TV show reminded me to think about LEOs
Published 12:03 am Wednesday, April 26, 2017
It really can be amazing what goes on right under our noses. Sometimes I’ll be writing a crime story and think, “Wow. I can’t believe this was going on right across town.” But bad things do happen all around us, and sometimes the scope of the depravity is plain shocking.
As I’ve mentioned before, my wife and I enjoy kicking back at night and watching TV and we like a lot of the same shows. One of them is the primetime news magazine show, “20/20.”
We don’t always get a chance to watch the show in actual primetime, so we often catch up later on Hulu. That means what we’re seeing maybe several weeks old. And that was the case a few nights ago when we sat down to watch “20/20” spotlight, an unsettling trend: conversion camps where kids and teens are often mentally and physically abused.
The show opened with the hosts talking about how these camps, usually meant to “convert” kids who identify as homosexual and usually religious in nature, can be found all over the nation, but they were spotlighting only three. As the show opened on a car driving down a rural highway, I thought, “Please don’t be in Alabama.” But, two of three were. It got worse. The first, and by far the worse of the three, was located in Prichard. The short version of this story is that kids were being sent to the “conversion camp” for all kinds of discipline problems – including homosexual behavior – and from all over the country. It was run by two men who claimed to be Christian ministers, but turned out to have criminal pasts and were eventually arrested for child abuse after going as far as striking the children and locking them in what they called isolation rooms for hours at a time.
One of the young men the show highlighted spent time in this now-abandoned camp in Prichard. Once it was shut down by police, he was sent to another camp in Robertsdale that turned out to use similar methods. Who knew this kind of thing could be happening in our own back yard? It’s downright scary.
But, I did find some ray of sunshine in the storm of the story. It was a Prichard Police Department detective who caught wind of the camp’s practices and fought an uphill battle, even against his own department and Montgomery, to get the place shut down. It didn’t happen, but the pressure forced the “ministers” to move their facility to Mobile, where police immediately raided it.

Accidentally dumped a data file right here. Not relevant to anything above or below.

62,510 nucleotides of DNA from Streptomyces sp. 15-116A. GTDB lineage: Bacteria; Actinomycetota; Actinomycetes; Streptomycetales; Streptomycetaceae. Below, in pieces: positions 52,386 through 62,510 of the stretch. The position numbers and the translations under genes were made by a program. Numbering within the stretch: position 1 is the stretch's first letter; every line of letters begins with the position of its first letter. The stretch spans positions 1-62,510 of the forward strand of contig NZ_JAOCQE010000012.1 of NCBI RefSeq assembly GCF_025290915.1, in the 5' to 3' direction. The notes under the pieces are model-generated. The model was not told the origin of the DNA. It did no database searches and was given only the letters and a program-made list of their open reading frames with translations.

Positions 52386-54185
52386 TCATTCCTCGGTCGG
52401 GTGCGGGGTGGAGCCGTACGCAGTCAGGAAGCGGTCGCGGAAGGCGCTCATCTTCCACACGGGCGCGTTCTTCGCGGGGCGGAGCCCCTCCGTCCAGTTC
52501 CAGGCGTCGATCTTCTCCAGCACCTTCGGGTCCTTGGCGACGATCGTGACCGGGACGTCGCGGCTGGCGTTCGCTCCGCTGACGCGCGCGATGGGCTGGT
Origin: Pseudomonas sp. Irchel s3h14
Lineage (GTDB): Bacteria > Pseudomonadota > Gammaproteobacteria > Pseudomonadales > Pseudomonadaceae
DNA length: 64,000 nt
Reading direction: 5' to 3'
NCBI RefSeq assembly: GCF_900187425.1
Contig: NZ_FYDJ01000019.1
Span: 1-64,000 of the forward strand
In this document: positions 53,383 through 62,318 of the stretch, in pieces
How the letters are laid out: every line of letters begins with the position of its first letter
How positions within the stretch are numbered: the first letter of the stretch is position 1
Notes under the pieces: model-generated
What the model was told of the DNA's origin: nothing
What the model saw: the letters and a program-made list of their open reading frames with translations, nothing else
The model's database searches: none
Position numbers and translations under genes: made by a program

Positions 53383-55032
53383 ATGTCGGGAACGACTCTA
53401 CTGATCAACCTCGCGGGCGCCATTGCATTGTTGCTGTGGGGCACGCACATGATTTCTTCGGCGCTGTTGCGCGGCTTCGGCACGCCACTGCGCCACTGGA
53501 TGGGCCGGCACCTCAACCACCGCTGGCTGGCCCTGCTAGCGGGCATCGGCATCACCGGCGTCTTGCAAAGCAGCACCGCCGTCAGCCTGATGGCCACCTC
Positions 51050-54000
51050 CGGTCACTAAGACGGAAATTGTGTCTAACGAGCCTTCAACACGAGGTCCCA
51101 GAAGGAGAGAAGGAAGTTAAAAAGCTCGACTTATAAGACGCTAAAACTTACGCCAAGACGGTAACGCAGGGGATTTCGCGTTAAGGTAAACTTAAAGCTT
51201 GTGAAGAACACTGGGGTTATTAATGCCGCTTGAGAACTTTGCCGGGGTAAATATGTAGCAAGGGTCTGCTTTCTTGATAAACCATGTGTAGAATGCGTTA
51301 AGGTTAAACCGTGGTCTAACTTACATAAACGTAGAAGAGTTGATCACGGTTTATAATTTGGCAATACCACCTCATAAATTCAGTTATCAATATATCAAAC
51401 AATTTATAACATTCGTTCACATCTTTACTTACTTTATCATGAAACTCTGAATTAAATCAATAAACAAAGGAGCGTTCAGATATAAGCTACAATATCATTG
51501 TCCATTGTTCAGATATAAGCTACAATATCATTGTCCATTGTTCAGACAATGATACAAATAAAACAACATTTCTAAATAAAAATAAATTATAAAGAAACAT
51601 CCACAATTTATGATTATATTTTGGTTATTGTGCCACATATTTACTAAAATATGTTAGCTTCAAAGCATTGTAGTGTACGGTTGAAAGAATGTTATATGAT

I mention that because it can be shocking sometimes to read the paper and see the behavior some locals engage in right here where we live. But, what often times is lost on us is the fact that those people aren’t doing those things anymore, because our men and women in blue took them off the streets. And I’ve heard the argument, “Well, they’ll be back out there doing it again next week.” And that may be true in some cases. But, if we think that frustrates us, imagine how vexing it must be those officers who have to go and stop that person again. But, they do it. They do it time and again, putting their safety on the line each and every time.
This was on my mind even before I watched “20/20,” because National Police Week is coming up May 11-17 and I hope people will take the time to honor those who serve and protect. It really is pretty amazing what they do, much of which almost no one sees.
Doing my job, I’ve ended up over the years with police officers, sheriff’s deputies and drug task force agents in some situations that escalated and got pretty intense pretty quickly. I’ve seen guns pulled, almost been knocked over in a foot chase and been told, “get behind me” more times than I can count. And let me tell you something: it’s scary.
I’ve walked away from most of those encounters thinking, “I could never be a police officer.” And I couldn’t. They deal with that kind of thing all the time. Just think about a day at work when you’ve come in sick or just tired and you struggle to get through your daily tasks. Now, imagine those tasks could include staring down the barrel of a gun or chasing someone on drugs. It’s not for the faint of heart.
So, whether it is something physically dangerous, or it is sticking to a case like the Prichard detective did, or it is one of the other million things police officers do to make our lives safer and just plain easier, they deserve our respect and appreciation. I know the young man who escaped that abusive camp sure agrees with me.
I hope this year during National Police Week we’ll all make a special effort to thank a police officer and tell them we appreciate what they do. We should really be doing that every day. The police don’t just protect and serve one week out of the year, after all.